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Riga

Saga Sapphire blog - Captains' blogs

19th July, 2014

Riga, the capital of Latvia, was our next destination and we came alongside a river berth very close to the old town. I had the pleasure of receiving two lovely young ladies who were representing the port authority in order to exchange maiden call plaques, I remarked on the excellent English being spoken and one explained she had been educated at Exeter University before going on to London. Small world.

The tours went off not only to see the city but also to Sigulda, the ‘Latvian Switzerland’, and the spa resort of Jurmala with its open air museum which, apparently, has the largest collection of ropes in Latvia. I have to say that what caught my eye in the excursion brochure were not ropes, but the Latvian beer tasting. Time and work were not permitting however, and I just took a quick stroll into the old town around lunchtime.

As I arrived near the central square I could hear a choir. They were gathered around in one corner and their singing of, I presume, Latvian songs was quite lovely. Many locals and tourists who had stopped to listen applauded after each song. Nearby, in the narrow cobbled streets, there seemed to be numerous little cafes, all protruding into the street and with flowers decorating their temporary summer table extensions. A particular national drink is Riga Black Balsam, a concoction created in the 18th century from twenty four different ingredients; I seem to remember that I tried it once and didn’t like at least twenty three of them. I concentrated on taking a few photographs, mainly of church spires of which there were many and then strolled back. The difference in architecture once leaving the old town is noticeable and it is quite apparent that, since becoming independent from the Soviet Union, Latvia is embracing all that is 21st century.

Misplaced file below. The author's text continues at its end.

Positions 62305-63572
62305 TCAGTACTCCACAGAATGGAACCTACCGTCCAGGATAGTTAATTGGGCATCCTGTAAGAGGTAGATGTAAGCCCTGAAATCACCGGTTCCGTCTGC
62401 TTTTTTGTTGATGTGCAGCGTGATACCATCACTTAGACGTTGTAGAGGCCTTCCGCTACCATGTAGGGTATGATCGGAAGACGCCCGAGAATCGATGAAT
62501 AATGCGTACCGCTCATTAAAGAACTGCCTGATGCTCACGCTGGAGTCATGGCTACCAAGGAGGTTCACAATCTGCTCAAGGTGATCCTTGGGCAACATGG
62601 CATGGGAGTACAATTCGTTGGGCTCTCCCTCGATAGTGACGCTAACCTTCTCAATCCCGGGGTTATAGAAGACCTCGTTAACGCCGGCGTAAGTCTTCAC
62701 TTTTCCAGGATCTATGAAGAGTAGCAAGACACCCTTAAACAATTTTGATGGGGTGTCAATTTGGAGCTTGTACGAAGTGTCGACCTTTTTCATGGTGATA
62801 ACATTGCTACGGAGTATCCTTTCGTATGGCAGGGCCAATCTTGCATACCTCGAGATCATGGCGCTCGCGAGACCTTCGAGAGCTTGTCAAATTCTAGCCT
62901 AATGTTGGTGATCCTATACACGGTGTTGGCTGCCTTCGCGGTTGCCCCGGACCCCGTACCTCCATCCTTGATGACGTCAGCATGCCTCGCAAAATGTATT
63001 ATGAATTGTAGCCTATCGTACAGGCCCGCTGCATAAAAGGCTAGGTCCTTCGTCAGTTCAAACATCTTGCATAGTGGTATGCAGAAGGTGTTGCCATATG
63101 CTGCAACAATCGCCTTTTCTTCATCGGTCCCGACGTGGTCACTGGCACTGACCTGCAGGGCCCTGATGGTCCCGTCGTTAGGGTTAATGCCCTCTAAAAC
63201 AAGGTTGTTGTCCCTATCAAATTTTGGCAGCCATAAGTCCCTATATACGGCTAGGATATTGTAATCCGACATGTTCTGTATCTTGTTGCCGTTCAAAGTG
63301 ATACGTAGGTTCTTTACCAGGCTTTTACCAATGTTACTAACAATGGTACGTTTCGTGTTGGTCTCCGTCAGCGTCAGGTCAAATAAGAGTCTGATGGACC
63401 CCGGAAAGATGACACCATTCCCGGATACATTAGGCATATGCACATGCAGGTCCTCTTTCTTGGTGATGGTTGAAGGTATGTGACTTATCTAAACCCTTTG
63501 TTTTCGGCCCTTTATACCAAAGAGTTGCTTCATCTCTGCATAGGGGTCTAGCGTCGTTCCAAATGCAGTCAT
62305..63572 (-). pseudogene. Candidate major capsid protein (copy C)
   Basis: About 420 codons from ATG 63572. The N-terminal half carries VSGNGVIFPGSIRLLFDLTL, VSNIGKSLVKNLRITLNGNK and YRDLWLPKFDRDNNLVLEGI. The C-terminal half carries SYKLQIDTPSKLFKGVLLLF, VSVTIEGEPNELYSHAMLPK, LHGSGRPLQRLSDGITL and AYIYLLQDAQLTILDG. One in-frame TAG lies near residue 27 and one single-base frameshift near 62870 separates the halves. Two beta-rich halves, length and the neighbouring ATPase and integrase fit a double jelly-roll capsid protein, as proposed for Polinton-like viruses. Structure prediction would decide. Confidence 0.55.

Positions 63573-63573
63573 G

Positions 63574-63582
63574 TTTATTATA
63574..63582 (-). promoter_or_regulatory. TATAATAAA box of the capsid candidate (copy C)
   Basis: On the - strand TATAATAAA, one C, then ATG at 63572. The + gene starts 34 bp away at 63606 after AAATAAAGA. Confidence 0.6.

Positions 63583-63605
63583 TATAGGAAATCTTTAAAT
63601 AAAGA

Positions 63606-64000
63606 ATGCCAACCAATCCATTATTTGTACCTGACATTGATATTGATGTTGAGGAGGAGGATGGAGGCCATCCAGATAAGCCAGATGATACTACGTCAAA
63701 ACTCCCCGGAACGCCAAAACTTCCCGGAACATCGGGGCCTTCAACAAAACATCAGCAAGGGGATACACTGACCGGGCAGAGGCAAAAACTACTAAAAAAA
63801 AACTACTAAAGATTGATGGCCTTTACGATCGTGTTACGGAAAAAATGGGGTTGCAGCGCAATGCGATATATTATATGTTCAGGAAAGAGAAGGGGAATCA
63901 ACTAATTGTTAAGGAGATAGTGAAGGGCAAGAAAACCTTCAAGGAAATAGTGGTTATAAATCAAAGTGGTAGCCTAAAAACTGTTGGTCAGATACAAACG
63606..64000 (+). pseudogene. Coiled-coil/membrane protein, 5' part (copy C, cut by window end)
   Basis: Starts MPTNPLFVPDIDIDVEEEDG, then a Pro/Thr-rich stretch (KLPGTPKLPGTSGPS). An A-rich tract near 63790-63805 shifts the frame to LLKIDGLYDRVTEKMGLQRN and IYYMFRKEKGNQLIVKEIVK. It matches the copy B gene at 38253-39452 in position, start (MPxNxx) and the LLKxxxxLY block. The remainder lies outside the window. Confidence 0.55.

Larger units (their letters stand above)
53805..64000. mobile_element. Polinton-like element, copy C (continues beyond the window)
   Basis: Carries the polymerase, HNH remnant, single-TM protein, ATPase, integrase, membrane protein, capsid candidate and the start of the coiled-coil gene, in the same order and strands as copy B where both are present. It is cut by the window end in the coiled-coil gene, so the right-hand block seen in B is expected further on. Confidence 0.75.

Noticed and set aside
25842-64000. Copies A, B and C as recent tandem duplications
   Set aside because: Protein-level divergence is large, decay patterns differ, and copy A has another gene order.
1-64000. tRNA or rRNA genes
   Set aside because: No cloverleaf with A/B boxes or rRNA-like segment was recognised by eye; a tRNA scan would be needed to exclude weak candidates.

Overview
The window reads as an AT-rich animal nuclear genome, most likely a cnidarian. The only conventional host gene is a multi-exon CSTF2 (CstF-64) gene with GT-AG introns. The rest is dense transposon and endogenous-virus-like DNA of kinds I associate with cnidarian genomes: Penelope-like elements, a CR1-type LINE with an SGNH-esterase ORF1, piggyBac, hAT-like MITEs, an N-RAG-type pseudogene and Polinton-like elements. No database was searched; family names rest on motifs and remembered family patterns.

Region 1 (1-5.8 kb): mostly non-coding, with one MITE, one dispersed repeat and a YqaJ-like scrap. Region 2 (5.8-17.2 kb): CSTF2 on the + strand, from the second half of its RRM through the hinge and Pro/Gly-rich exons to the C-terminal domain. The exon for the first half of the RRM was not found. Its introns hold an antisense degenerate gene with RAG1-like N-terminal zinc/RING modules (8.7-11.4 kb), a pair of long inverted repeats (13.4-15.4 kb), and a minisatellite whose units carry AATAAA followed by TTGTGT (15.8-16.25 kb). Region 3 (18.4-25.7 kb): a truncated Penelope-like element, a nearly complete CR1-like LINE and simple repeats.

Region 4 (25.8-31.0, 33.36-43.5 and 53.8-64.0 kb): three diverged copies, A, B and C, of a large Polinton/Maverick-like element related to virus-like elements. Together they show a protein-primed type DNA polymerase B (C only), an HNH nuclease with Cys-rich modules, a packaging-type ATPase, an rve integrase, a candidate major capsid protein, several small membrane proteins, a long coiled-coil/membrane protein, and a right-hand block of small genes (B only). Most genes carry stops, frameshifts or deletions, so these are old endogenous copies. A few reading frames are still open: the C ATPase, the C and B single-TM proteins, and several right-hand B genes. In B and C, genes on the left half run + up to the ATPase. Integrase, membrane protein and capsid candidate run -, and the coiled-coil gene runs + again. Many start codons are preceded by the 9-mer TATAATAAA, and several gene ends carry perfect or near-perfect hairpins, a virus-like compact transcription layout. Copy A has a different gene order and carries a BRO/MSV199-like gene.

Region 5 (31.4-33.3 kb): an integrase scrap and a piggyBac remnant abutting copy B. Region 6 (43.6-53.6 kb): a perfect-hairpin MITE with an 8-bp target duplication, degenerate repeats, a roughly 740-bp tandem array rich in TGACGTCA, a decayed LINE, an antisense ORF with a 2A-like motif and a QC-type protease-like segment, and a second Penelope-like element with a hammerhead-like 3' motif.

Our pilot on departure was very chatty and when I commented that the river was very busy and the fact that Latvia seemed to be exporting a great deal of cargo, such as coal, chemicals and grain, he remarked that none of it was from Latvia, but being transhipped from Russia. Rather interesting I thought, no doubt they have to ‘keep in’ with their neighbours

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